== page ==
4,294,381 people visited Yosemite National Park in 2015 and gazed upon the intimidating beauty of El Capitan. One of them saw a climbing route.
That one was Alex Honnold, the world famous rock climber who had already made history in Yosemite in 2012 when he free soloed the Regular Northwest Face of Half Dome. For Alex, free soloing El Capitan would be the greatest accomplishment in the sport of rock climbing in the world, and he began to plan how to do it. He invited a team of filmmakers to come along with him as he prepared and attempted the climb.
The new documentary from National Geographic Films, Free Solo, chronicles that season of Alex's life. Free Solo is a harrowing film about the limits to which humans will push themselves and the invisible bonds which support us. In addition to astounding footage of Alex exposed on the face of El Capitan, the film is also an intimate portrait of a man and what enables him to push himself to those extremes.
"Free soloing" is a climbing method in which a climber scales a high vertical rock face without the aid of any safety or support gear—no ropes, no carabiners, no helmets; just a good pair of shoes and a bag of chalk dust to keep your hands dry. It is a step more dangerous than free climbing, in which a climber uses ropes only to catch him or her in the event of a fall. If a free soloing climber falls, they almost surely die.
It takes tremendous nerve to do what Alex does, and he's famous even in the climbing community for his unflappable focus. He simply does not get scared in situations that would shake even elite climbers. Free Solo is as much about Alex as it is about his famous climb. The filmmakers try to get at that which makes him such a remarkable climber.
Clear answers about what makes Alex, Alex are not forthcoming. How could they be? A person is more complicated than any ninety-six minute film can untangle, even a film as good as Free Solo. Rather than offer definitive answers, filmmakers Elizabeth Chai Vasarhelyi and Jimmy Chin (Meru, 2015) approach Alex Honnold from a variety of angles, including his innate personality, his family history, his current relationship status, and even his neurophysiological makeup to form a kind of constellation (or network of hand and foot holds, if we're being topical), and let the viewer reach what conclusions she or he will.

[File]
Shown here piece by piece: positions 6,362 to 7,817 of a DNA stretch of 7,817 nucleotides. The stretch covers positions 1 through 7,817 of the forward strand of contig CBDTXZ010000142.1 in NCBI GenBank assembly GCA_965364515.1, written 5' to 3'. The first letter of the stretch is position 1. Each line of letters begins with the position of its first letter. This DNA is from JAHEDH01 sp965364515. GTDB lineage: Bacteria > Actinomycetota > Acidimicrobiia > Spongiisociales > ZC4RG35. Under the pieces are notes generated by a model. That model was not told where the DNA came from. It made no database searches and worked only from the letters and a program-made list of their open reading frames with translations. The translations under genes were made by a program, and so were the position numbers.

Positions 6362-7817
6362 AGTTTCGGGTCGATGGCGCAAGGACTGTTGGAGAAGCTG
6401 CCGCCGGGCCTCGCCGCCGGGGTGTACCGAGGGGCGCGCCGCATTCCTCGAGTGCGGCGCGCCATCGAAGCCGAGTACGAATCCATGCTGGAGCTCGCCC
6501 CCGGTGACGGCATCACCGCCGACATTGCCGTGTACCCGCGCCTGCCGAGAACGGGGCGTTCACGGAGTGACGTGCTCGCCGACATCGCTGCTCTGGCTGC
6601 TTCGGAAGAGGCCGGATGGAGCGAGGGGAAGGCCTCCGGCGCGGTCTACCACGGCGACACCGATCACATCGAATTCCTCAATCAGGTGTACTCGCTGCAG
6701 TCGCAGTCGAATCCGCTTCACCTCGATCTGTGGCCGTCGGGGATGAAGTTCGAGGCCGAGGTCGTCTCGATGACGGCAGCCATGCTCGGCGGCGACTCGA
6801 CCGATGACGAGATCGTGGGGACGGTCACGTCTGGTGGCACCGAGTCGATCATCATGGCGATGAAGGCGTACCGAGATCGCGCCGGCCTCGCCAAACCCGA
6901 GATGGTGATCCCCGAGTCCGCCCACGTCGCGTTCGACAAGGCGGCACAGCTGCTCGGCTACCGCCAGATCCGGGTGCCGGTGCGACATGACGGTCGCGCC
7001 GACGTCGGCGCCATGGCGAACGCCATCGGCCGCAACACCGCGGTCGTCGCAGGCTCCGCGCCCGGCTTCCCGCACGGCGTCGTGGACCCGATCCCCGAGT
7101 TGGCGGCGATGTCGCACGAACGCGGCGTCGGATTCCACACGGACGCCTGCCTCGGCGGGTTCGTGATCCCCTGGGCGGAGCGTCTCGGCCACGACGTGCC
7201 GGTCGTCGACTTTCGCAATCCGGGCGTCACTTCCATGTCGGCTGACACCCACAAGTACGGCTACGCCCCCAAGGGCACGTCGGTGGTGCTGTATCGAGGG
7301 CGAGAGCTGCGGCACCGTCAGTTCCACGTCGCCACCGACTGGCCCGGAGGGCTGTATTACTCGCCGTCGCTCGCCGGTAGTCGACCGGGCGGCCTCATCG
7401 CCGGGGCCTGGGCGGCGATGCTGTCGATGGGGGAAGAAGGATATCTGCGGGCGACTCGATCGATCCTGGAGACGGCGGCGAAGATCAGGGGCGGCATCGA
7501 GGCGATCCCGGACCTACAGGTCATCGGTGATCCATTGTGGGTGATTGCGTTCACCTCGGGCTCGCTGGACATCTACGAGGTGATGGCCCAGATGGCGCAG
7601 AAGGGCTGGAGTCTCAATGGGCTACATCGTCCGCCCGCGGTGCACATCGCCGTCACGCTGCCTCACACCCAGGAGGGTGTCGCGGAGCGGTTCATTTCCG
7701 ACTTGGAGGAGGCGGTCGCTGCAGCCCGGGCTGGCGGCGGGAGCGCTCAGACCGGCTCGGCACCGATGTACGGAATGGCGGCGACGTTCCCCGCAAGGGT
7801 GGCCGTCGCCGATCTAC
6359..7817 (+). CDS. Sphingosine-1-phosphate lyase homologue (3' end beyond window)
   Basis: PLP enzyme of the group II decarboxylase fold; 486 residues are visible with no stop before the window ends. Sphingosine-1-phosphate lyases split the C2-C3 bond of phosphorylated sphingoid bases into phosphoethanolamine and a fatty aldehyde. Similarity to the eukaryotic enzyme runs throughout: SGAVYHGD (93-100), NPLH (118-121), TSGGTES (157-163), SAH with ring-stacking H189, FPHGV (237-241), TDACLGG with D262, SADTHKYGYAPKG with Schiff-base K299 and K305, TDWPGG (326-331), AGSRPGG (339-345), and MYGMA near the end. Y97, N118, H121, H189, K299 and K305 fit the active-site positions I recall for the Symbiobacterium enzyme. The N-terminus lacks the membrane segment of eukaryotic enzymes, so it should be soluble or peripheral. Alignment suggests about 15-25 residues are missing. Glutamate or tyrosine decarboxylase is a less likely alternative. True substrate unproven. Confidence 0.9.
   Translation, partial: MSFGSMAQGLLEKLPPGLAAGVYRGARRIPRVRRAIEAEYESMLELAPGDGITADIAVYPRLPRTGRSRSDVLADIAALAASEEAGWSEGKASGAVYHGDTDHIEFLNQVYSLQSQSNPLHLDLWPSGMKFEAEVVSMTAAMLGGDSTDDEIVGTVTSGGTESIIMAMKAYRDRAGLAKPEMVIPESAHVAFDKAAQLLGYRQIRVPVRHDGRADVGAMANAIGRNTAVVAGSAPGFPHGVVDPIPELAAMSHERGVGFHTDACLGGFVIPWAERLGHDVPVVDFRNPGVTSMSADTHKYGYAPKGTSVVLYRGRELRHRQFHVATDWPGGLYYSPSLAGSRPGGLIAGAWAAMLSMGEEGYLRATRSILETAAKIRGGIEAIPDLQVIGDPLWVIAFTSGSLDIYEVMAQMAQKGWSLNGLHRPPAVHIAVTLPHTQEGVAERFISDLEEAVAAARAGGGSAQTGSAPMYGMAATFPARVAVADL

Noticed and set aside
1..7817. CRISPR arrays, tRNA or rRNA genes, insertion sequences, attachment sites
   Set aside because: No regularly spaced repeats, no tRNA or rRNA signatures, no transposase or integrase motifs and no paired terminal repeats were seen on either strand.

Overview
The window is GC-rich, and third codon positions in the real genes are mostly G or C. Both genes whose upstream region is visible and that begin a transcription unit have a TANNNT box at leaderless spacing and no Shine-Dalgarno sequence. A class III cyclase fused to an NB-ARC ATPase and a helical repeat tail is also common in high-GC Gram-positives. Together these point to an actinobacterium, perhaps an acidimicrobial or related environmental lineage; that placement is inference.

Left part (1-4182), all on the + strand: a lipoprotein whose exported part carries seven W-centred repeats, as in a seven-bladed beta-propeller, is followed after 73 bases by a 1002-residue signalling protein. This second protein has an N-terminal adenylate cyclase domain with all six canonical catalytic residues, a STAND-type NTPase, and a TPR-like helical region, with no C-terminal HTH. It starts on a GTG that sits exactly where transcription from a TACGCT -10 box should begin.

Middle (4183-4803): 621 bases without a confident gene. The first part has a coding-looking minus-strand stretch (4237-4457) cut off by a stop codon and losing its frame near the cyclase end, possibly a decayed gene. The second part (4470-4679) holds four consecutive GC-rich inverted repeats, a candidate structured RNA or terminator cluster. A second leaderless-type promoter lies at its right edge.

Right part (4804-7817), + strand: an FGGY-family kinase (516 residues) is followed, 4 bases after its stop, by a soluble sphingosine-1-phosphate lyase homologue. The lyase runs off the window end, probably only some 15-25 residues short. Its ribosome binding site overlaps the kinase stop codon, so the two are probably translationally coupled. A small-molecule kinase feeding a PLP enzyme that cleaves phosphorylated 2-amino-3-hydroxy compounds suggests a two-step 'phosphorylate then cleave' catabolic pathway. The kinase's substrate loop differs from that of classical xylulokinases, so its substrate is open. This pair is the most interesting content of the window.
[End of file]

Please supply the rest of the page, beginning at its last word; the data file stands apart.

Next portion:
For example, the documentary includes a trip Alex takes to a research lab to undergo a neurophysiological examination, in which scientists discover that his pituitary gland does not react to stimuli like the average person's. The scientists wonder if that accounts for his steady calm while rock climbing; he wonders if his brain is simply accustomed to more nerve-wracking situations than most people because of his rock climbing.
This unwillingness of Alex to be pinned down is typical (and fitting for a free solo climber, eh?). Alex also holds friends and family at arm's length. He feels that his is something he must do if he is going to be able to take the risks necessary to accomplish the kinds of climbs his does. He remains distant even as he live in close quarters with his girlfriend in his retrofitted Ford Econoline van or as he free climbs with other elite climbers around the world. Free Solo demonstrates how Alex attempts to "free solo" through life.
And yet, Free Solo also paints a compelling portrait of all the people who love and support Alex even though he remains emotionally distant from them. They are the invisible hands that support him as he climbs, the friction that keeps him stuck precariously to the social wall. One hopes. Free Solo is the kind of documentary that makes you hold your breath, both because you don't want Alex to slip off the granite face of El Capitan and because you can see how easy it would be for him to slip free of those who love him. That Alex completes his free solo of El Capitan is established history. If he'll keep in close contact with his relationships is yet to be seen.